brian44 said:
Actually as someone suggested, it is very easy using the definition of e^x as the infinite power series:

$$\displaystyle\sum_{k=0}^\infty \frac{x^k}{k!}$$ . Try taking the derivative and you will see it is the same sum, so that D(e^x) = e^x. Then you may use L'hopital's rule, whose derivation does not depend in any way on e^x (uses generalized mean value theorem), so no circular argument is used.

To differentiate term by term you first need to prove the series converges uniformly (I think it's easier in the case of power series).

Another way to use this power series (and btw the series itself derives from the original definition of e) is to just substitute it into the limit, and since you know it converges you can work with it with no worries. You will end up with a series which's first term is 1 and all of the rest are powers of h, so when h tends to zero the series tends to 1.

HallsofIvy said:
Well, the point was that whether or not that is "allowed" depends upon exactly how you have defined the logarithm. If you used the exponential to define the logarithm (ln(x) is the inverse function to ex), and derived the derivative of the logarithm from the derivative of the exponential, then you cannot use properties of the logarithm to find that limit. Of course, as I said before, you don't have to use the exponential to define the logarithm. Many texts do it the other way: define the logarithm function to be
$$ln(x)= \int_1^x \frac{1}{t} dt$$

and then define the exponential to be the inverse function to the logarithm. That way you do not use $\lim_{x\to 0}(e^x- 1)/x$ to define the derivative of the exponential (and then the derivative of the logarithm) so there is no "circular reasoning" involved in using the logarithm to prove that limit.

is that what was meant by no circular reasoning? I thought it just meant don't use l'Hopital's rule

When I took Calculus we learned the power rule for obtaining the derivative. d(X^n)/dX = nX^(n-1). This carries over to negative exponents. So that now we knew, in general how to integrate X^-a, for integers and then fractions.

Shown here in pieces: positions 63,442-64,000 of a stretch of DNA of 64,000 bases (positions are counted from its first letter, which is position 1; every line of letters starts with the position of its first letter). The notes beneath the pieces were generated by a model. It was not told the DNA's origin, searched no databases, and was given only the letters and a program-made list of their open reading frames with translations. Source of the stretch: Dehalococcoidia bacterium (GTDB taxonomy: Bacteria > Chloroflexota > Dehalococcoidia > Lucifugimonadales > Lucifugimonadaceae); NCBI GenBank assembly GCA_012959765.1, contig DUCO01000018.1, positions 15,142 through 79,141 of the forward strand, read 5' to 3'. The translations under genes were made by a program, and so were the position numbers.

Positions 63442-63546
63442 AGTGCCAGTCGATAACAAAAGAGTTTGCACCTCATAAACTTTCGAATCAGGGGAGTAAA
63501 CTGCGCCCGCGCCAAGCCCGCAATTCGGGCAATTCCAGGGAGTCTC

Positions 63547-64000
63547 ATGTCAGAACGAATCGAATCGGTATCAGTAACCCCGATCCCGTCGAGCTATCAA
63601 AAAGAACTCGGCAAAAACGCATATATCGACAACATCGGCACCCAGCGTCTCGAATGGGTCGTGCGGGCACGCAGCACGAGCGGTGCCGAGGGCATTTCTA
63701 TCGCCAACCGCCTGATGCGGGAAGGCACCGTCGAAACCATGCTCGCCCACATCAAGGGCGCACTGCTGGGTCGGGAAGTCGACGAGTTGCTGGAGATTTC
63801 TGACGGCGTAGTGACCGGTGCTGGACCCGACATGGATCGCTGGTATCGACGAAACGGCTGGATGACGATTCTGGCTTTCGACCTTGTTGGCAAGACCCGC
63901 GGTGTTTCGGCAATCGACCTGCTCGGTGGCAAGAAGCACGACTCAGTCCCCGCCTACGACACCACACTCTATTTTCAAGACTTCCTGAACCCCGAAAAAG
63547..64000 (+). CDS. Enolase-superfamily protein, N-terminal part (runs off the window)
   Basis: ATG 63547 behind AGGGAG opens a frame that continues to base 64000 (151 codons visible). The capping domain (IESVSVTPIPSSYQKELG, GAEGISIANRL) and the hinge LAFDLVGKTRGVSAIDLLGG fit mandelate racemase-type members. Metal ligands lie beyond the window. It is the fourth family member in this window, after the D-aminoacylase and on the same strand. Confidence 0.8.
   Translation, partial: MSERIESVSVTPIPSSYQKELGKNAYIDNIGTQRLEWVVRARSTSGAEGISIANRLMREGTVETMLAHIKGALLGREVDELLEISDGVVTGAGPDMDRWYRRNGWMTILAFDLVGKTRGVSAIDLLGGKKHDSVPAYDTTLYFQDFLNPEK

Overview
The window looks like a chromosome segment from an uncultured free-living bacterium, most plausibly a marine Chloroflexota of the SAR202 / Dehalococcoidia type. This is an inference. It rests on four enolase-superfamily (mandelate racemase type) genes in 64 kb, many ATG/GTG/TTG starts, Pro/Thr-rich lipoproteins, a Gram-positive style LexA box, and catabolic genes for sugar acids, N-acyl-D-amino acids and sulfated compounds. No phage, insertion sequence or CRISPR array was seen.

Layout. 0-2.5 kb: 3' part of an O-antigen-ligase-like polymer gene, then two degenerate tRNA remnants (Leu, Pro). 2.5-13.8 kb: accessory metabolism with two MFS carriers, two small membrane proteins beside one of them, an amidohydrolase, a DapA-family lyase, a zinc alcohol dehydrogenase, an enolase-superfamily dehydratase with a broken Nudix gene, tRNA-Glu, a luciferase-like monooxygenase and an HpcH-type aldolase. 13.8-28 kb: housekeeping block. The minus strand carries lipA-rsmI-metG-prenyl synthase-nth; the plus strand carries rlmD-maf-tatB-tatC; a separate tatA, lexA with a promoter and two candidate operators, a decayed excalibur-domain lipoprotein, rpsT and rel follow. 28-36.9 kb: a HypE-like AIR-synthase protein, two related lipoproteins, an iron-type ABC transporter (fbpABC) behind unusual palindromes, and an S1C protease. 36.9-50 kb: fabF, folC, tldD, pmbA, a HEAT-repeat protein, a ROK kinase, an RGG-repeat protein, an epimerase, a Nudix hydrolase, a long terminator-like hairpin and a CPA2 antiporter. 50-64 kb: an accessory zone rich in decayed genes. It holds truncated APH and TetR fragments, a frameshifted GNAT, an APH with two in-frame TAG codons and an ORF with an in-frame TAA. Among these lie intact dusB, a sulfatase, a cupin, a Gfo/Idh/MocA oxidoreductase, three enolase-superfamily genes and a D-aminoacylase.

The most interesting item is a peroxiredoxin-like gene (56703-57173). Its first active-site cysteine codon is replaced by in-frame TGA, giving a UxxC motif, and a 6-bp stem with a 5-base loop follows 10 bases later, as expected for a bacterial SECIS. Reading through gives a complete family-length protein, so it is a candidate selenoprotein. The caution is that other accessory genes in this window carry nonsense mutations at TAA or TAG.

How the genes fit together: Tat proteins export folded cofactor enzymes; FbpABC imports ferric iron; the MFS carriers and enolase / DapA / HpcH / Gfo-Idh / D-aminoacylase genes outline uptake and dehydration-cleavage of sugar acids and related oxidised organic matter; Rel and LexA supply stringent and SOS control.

BUT the whole matter breaks down in attempting to integrate 1/X. Thus my class proceeded in the way written above by HallsofIvy defining the log of X.

is that what was meant by no circular reasoning? I thought it just meant don't use L'Hopital's rule

We could proceed to use the Taylor expansion e^X = 1+X/1 +X^2/2! if we were to get this by expanding the difinition of e^x = lim(1+x/n)^n as n goes to infinity.

L'Hospital's rule employs the derivative, so that if we assume that derivative and at no previous point prove it, then it is circular.

## 1. What is the limit of ln(e) as h approaches 0?

The limit of ln(e) as h approaches 0 is equal to 1. This can be shown by substituting h=0 into the limit expression, which results in ln(e) = ln(1) = 0. Therefore, the limit is equal to 1.

## 2. How is the limit of ln(e) as h approaches 0 calculated?

The limit of ln(e) as h approaches 0 is calculated using the definition of a limit, which involves evaluating the limit expression as h gets closer and closer to 0. In this case, as h approaches 0, ln(e) approaches the value of 1.

## 3. Why is the limit of ln(e) as h approaches 0 important?

The limit of ln(e) as h approaches 0 is important because it is a fundamental concept in calculus and is used in many applications, such as finding derivatives and solving differential equations. It also helps to understand the behavior of logarithmic functions as the input approaches 0.

## 4. Can the limit of ln(e) as h approaches 0 be different for different functions?

No, the limit of ln(e) as h approaches 0 will always be equal to 1 for any logarithmic function. This is because the natural logarithm of e is always equal to 1, regardless of the input value. However, the limit can be different for different functions if they have different inputs or coefficients.

## 5. How can the limit of ln(e) as h approaches 0 be used in real-world applications?

The limit of ln(e) as h approaches 0 can be used in real-world applications, such as in finance and economics, to model and analyze exponential growth and decay. It is also used in physics and engineering to solve problems involving exponential functions, such as radioactive decay and population growth.